MN90: Mr. Cool

In this segment of MN90: Minnesota History in 90 Seconds, Britt Aamodt looks at Frederick McKinley Jones, the inventor of the refrigerated truck.

MN90: Horsecars

Britt Aamodt describes the introduction horse-drawn streetcars to the Twin Cities in the 1870s.

Grand Portage Trail sign inside Jay Cooke State Park

Grand Portage sign inside Jay Cooke State Park

Grand Portage sign inside Jay Cooke State Park. This six-mile trail, not to be confused with its better-known namesake, skirts the rapids and waterfalls on the St. Louis River. Voyageurs traveling along this route, which today lies within Jay Cooke State Park, headed into the Mississippi Basin or to Lake Superior. Used by Dakota people for centuries, this Grand Portage (a section of the Northwest Trail) was adopted by the voyageurs in 1798, after the North West Company built a trading post at Sandy Lake. Photo by Jon Lurie, 2020.

Lake Saganaga

Lake Saganaga

Lake Saganaga on the “Voyageur’s Highway.” Voyageurs who paddled the Canadian interior went as far northwest as Great Slave Lake, more than 3000 miles from Montreal. Because of the vast distances involved, these voyageurs would often winter over in the field. Some weathered the long cold season in remote fur posts; others were welcomed to winter with Indigenous families. When the lakes thawed in the spring, these men returned to their canoes, laden with furs, and headed for Lake Superior. Photo by Jon Lurie, 2020.

Sign marking the Voyageur’s Highway at Lake Saganaga

Sign marking the Voyageur’s Highway at Lake Saganaga

The Voyageur’s Highway memorialized on Lake Saganaga. This route, which spanned over 3000 miles from Montreal to the Pacific, was plied by voyageurs seeking advantages for their companies. By going to where the trappers lived, voyageurs sought to obtain furs before they could be sold to the competition. Some of the waterways along the Voyageur’s Highway include the St. Lawrence River, Lake Ontario, Lake Heron, Lake Superior, Pigeon River, Rainy River, Lake of the Woods, Winnipeg River, Lake Winnipeg, Cedar Lake, Saskatchewan River, Lake Athabasca, Slave River, and Great Slave Lake. Photo by Jon Lurie, 2020.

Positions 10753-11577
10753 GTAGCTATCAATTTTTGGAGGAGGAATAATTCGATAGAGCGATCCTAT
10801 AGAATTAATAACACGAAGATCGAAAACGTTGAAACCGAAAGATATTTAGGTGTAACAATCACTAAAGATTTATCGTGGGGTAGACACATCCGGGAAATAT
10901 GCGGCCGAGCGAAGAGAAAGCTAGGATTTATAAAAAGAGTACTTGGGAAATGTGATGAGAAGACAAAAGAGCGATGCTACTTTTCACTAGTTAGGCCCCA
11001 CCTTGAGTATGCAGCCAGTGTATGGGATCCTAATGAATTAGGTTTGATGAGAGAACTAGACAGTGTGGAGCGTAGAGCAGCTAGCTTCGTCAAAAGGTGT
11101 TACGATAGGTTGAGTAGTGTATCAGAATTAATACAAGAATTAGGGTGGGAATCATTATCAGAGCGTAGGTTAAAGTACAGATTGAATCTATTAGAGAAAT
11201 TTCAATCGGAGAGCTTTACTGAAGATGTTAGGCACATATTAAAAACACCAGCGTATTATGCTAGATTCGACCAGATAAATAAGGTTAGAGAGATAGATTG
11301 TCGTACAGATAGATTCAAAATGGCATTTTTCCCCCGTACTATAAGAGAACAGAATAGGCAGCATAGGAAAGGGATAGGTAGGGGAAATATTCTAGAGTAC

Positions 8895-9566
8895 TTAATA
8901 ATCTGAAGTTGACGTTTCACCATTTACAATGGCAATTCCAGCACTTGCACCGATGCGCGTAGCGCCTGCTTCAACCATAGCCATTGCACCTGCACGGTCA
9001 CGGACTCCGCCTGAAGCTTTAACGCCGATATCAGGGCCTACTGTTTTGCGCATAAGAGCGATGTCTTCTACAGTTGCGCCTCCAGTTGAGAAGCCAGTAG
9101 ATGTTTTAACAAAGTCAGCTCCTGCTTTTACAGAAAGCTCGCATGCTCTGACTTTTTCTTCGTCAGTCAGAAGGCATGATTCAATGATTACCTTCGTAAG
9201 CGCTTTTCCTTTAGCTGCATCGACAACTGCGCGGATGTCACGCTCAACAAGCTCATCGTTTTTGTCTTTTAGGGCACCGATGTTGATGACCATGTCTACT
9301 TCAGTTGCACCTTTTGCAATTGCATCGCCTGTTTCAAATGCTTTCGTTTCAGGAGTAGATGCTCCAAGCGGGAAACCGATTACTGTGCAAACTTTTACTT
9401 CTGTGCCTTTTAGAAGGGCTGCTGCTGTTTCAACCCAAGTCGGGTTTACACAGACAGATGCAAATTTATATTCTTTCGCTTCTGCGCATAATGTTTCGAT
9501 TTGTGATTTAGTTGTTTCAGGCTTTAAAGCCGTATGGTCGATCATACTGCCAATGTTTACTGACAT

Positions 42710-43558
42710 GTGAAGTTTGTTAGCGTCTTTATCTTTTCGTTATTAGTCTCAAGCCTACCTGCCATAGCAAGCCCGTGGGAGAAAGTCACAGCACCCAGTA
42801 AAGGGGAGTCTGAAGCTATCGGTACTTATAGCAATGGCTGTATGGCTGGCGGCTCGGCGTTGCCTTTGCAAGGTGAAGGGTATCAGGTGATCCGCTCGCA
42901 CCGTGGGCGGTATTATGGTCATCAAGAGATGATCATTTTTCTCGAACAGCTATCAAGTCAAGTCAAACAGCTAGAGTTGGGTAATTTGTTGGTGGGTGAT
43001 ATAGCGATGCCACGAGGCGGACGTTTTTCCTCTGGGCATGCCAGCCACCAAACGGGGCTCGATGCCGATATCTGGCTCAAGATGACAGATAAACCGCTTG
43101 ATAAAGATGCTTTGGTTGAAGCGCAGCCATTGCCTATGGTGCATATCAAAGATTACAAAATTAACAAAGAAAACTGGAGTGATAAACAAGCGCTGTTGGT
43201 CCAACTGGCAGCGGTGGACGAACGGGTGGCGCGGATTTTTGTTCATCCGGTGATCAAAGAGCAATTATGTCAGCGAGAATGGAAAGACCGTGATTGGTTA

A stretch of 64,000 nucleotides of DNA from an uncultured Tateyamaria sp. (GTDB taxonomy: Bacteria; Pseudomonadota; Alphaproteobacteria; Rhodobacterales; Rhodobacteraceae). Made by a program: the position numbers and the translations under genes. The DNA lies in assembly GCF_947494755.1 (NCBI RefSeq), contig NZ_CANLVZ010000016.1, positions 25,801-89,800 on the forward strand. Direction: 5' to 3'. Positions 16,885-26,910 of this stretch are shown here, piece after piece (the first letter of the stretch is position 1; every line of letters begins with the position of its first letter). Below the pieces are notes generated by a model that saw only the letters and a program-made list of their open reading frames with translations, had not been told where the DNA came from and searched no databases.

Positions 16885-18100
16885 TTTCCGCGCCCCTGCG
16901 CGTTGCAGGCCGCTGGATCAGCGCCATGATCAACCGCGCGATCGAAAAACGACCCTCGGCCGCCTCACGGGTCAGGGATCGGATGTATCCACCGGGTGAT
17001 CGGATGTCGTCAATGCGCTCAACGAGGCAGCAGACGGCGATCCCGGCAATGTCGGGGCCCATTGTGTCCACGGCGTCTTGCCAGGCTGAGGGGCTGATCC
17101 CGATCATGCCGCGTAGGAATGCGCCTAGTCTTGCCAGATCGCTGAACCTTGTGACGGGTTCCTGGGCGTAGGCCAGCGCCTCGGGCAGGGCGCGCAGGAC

Sculpture at the beginning of the Gunflint Trail

Sculpture at the beginning of the Gunflint Trail

The start of the Gunflint Trail in Grand Marias, Minnesota. This road leads travelers into the Boundary Waters Canoe Area, where voyageurs once paddled a long-distance route known as the Voyageur’s Highway. Photo by Jon Lurie, 2020.

High Falls on the Pigeon River

High Falls on the Pigeon River

The Pigeon River, which marks a thirty-one-mile portion of the US-Canada border, is the primary route by which voyageurs paddled to the Canadian interior. The lower Pigeon River, which empties into Lake Superior, alternates between navigable waters, cascades, and waterfalls. One of these, High Falls (pictured), is 120 feet tall—the highest in Minnesota. Voyageurs avoided the forbidding lower river by following the Grand Portage trail. Photo by Jon Lurie, 2020.

Beginning of the Grand Portage trail

Beginning of the Grand Portage trail

The start of the Grand Portage trail from Lake Superior to Pigeon River. While commercial travel on the Grand Portage ceased in 1803, the trail remains popular with hikers and canoeists seeking to relive the voyageur experience. Photo by Jon Lurie, 2020.

Sign at Grand Portage trailhead

Sign at Grand Portage trailhead

Sign near the Grand Portage trailhead in Grand Portage, Minnesota. From 1731 to 1803, this 8.5-mile portage trail served as the linchpin of a fur trade route between Montreal and the Canadian Northwest. Photo by Jon Lurie, 2020.

Canoe

Canoe

Birchbark canoe (possibly Ojibwe) created ca. 1900.

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